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General Health : Lifestyle Last Updated: Apr 20, 2011 - 9:38:09 AM


Women with low sexual desire may be less orgasmic
By Jimmy Downs
Nov 8, 2008 - 11:36:43 AM

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A study led by researchers in Malaysia found that women who engaged in sexual intercourse less frequently were less likely to achieve orgasm.

 

The study was meant to investigate the prevalence of orgasmic dysfunction and potential risk factors associated with orgasmic dysfunction in women at a primary care setting in Malaysia.

 

For the study, the researchers used a validated questionnaire for sexual function to assess orgasmic experience among a total of 230 married women aged 18 to 70.

 

They found that the overall prevalence of orgasmic dysfunction in the primary care population was 51 percent.

 

The rate was significantly higher among women age older 45, having low education, married longer and having more children, married to an older husband and being at menopausal state.

 

The researchers concluded that women with infrequent sexual intercourse are 70 percent less likely to be orgasmic compared to those who engaged in sex more frequently.

 

Low sexual desire or hypoactive sexual desire disorder, which results in infrequent sexual activities, is commonly found in older women, particularly in postmenopausal women.   It is a condition that is not only found in Malaysia, but everywhere in the world.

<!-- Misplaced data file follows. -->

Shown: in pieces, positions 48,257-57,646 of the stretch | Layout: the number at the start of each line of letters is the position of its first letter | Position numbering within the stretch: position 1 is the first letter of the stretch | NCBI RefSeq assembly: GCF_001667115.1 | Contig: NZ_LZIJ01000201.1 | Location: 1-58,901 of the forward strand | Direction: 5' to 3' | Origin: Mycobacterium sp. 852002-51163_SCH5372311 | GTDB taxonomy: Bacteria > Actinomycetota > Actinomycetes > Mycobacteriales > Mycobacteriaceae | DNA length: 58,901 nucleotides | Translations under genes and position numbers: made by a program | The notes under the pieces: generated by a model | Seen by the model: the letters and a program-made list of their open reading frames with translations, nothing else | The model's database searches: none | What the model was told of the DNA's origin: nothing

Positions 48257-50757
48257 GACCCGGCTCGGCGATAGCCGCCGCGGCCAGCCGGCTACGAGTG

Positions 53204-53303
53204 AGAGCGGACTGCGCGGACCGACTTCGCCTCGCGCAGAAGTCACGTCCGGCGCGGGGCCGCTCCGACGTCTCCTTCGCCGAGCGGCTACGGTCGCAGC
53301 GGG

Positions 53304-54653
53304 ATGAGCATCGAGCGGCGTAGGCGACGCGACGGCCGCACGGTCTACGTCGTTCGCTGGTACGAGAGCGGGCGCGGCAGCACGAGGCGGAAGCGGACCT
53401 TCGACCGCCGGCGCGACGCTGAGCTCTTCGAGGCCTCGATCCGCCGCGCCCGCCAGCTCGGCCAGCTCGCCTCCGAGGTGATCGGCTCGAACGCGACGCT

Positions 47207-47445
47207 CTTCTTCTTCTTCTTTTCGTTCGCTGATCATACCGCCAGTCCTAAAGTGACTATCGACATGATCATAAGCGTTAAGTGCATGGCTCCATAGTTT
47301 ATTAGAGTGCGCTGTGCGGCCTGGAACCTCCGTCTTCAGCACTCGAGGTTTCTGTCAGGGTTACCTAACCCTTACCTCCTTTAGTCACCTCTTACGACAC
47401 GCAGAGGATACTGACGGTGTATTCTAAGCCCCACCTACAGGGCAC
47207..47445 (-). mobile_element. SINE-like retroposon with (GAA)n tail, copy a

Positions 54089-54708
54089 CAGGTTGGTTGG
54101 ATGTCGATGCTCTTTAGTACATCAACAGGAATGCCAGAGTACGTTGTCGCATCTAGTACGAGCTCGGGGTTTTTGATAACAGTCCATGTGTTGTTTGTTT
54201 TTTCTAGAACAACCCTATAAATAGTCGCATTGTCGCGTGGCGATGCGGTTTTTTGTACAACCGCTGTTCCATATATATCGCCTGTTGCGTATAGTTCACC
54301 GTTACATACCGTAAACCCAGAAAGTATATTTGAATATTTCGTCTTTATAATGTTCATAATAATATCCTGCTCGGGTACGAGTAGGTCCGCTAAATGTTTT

A common medical intervention is use of a male hormone called testosterone.  

 

A new study published in a recent issue of the New England Journal of Medicine found that 300 micrograms of this hormone per day for 24 weeks more than doubled sexual episodes in postmenopausal women.

 

But the testosterone therapy comes with a risk.   Of 534 women receiving the treatment, 4 were diagnosed with breast cancer during the one-year study compared to one of 277 women in the control group.

 

It is unknown whether this testosterone treatment would increase odds of a woman experiencing orgasm.

 

The study was performed by Marhani Midin of Department of Psychiatry, Faculty of Medicine, Universiti Kebangsaan, Kuala Lumpur in Malaysia and colleagues and published in the Asia-Pacific Journal of Public Health, Vol. 20, No. 4, 298-306 (2008).







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